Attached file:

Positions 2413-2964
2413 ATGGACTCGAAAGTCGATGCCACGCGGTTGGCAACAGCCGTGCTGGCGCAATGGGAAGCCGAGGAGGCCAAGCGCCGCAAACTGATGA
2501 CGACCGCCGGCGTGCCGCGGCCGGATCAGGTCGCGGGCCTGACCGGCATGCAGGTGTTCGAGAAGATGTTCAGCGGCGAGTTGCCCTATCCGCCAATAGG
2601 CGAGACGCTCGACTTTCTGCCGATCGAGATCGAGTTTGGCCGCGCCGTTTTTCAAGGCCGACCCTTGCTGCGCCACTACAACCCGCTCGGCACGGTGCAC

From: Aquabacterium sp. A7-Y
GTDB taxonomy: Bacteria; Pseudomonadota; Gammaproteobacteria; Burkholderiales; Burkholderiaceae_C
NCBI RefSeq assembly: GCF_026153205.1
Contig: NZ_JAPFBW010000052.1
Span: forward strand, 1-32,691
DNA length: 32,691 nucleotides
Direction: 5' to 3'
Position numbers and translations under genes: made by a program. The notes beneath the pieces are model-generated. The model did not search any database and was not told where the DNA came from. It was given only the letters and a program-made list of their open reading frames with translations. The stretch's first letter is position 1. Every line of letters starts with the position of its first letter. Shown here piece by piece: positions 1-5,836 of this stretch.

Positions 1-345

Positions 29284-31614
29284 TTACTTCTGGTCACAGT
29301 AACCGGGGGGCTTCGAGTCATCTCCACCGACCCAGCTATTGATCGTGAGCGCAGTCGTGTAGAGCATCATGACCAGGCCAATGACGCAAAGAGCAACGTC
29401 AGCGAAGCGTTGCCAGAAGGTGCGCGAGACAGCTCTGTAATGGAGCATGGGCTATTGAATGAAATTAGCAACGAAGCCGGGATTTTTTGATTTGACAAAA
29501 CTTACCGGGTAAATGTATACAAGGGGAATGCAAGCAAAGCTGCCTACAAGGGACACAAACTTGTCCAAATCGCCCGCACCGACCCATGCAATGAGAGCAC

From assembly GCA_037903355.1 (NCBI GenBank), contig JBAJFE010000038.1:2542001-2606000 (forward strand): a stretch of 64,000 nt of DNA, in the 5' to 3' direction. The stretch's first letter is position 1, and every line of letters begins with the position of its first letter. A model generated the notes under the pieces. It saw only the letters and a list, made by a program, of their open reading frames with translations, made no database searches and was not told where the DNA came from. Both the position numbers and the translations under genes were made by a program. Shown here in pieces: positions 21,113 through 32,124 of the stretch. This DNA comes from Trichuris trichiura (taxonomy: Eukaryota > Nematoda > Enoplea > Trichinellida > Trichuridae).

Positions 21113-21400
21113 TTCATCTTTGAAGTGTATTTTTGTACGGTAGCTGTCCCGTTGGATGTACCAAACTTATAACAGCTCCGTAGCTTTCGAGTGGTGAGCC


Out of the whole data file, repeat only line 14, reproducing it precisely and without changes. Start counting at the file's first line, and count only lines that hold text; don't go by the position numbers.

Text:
Positions 29284-31614